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Eleven-year-old Leah has a summer of outrageous adventures in her small Florida community, shared with her free-thinking grandfather and her younger sister Kelly, until an unexpected loss changes their lives
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Daddy was furious with me. He said an eleven-year-old girl had no business even knowing how to put a car in revise, and absolutely no reason under the sun to know how to drive a twenty-four-year-old Cadillac. l kept my mouth closed tight about how Papa had been teaching me to drive for nearly three years on our half-acre lot, and that Kelly, was getting pretty good at driving too.
Leah Orton is having the summer of her life in her hot, sleepy central Florida town. She gets into outrageous adventures at every turn, dragging her ten-year-old sister, Kelly, with her. Leah has some help from Papa, her grandfather, who is supposed to be watching the two girls. Papa doesn't mind letting Leah and Kelly stay up late or take the car out for a short spin. But the fun is over as summer draws to a close and tragedy changes the Orton family's life forever.From Kirkus Reviews:
Leah, 11, recounts a summer of outrageous escapades with her sister/best friend Kelly, 10, and ``Papa,'' their recently widowed grandfather. From the first scene, when Papa escapes from a locked bedroom (Leah's parents were desperate to keep him sober) by climbing down knotted designer sheets, Williams's broadly comic tone is deepened with a tough reality. Papa vaguely meanders his car into a minor accident en route to the nearby Florida beach; when he's arrested and flees the scene, it's Leah who drives the car (as he's taught her) and overtakes him. The girls conceal his dog's death to protect him, but Papa's distress at its absence comes to an absurd end when he learns they've buried it by the family well. And Papa's childishly overzealous teasing--he's pretending, all too realistically, to be a werewolf--is nearly recast in horror when a young cousin finds a loaded gun. As it can in real life, a tragedy in the last pages comes as a total shock. With subtler character development, an experienced writer might have made a closer link between the response to this death and what precedes it (cf. Sarah Ellis's A Family Project, 1986, or Peter Hartling's Old John, 1990); still, though the mood change is jolting, Williams deals believably with the bereaved family's healing. A capable first novel that views both boisterous comedy and wrenching loss with a perceptive eye. (Fiction. 8-12) -- Copyright ©1993, Kirkus Associates, LP. All rights reserved.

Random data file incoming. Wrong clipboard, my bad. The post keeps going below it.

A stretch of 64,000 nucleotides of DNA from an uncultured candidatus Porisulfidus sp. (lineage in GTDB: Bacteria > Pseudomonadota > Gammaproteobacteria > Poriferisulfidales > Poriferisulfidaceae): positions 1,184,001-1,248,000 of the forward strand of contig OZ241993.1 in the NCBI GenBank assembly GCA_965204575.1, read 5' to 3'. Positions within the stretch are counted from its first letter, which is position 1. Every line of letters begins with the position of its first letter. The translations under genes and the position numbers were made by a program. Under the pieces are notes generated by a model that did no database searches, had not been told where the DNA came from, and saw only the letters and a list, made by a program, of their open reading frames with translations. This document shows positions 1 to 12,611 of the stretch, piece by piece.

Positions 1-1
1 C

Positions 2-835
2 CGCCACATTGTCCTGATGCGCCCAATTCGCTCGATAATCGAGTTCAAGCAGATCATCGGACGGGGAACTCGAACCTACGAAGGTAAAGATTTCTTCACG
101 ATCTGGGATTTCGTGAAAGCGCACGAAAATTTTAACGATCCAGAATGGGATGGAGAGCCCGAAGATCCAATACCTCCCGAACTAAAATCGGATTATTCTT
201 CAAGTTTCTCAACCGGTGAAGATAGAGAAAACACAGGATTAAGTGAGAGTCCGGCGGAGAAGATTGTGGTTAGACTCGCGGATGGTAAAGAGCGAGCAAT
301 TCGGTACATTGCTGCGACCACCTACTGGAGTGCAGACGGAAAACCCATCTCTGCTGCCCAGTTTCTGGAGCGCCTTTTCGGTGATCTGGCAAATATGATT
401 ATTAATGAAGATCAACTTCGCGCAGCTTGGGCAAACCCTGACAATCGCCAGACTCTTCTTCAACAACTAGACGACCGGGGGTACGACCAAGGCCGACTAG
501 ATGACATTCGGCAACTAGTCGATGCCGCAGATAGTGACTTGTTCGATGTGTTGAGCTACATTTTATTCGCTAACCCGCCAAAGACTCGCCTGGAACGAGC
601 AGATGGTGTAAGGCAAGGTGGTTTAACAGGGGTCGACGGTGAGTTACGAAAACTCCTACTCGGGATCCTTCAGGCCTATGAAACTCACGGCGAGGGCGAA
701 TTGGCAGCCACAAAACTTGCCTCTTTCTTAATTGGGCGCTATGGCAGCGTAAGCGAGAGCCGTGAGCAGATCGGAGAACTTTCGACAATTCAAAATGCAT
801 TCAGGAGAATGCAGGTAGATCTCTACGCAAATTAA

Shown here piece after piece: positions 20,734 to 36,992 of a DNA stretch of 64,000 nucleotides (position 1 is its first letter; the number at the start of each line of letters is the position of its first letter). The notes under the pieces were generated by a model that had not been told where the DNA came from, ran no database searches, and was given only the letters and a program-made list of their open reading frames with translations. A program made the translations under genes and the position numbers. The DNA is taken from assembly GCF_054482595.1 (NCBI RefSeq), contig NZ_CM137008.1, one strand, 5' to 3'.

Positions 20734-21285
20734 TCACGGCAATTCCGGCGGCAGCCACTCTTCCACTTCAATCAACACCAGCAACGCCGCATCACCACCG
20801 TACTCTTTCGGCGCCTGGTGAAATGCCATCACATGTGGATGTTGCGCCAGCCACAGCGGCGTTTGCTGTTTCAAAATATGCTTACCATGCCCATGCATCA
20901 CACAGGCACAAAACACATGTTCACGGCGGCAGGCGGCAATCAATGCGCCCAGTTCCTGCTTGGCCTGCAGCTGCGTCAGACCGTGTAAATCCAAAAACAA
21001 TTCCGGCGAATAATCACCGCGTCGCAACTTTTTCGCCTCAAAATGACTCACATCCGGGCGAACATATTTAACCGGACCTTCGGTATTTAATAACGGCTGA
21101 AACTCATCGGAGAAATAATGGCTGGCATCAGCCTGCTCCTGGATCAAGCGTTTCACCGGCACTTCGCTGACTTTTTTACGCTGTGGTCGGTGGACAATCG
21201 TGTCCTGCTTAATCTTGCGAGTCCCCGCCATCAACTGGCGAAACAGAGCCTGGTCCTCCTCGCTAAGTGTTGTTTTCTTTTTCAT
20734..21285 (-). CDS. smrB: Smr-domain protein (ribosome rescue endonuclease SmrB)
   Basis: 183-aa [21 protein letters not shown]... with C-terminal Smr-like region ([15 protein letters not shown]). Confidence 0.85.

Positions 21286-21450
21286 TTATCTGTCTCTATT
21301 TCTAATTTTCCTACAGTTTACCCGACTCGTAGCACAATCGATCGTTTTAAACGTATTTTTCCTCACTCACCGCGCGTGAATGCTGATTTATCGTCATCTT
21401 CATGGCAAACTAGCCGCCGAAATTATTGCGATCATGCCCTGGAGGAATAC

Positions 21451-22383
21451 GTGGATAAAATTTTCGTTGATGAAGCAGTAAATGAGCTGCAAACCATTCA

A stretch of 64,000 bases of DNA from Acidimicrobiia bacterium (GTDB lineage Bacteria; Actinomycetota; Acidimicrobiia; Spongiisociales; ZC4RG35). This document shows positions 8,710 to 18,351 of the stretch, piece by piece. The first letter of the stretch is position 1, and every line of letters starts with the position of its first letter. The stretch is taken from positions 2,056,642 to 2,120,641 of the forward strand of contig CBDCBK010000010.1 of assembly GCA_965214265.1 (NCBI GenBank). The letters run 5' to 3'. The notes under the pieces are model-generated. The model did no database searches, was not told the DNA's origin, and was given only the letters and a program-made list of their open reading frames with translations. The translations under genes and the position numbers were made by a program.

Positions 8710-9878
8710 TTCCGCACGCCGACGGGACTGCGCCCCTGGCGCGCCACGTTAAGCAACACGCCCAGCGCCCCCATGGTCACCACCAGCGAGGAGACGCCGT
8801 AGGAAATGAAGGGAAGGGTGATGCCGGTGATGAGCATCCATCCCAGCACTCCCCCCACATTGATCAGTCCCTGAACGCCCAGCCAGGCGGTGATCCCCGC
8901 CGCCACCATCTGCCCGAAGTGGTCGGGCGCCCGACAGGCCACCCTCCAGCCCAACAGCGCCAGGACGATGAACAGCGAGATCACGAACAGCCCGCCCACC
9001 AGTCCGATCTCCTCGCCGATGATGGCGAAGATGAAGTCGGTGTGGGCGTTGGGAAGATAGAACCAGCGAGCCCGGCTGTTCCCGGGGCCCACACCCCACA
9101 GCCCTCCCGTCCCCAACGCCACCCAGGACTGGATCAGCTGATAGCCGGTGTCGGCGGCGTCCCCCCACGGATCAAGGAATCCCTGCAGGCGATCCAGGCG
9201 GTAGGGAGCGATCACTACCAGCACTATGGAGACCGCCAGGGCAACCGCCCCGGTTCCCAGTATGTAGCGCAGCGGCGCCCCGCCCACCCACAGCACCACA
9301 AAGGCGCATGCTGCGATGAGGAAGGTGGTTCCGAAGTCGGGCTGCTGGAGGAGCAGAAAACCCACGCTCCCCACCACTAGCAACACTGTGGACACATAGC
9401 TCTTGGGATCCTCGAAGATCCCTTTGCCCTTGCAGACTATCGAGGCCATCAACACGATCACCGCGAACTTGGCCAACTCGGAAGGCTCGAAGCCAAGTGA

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Book Description Yearling, 1995. Paperback. Condition: New. Never used!. Seller Inventory # P11044041069X
Book Description Yearling, 1995. Paperback. Condition: New. Seller Inventory # DADAX044041069X
Book Description Yearling, 1995. Condition: New. book. Seller Inventory # M044041069X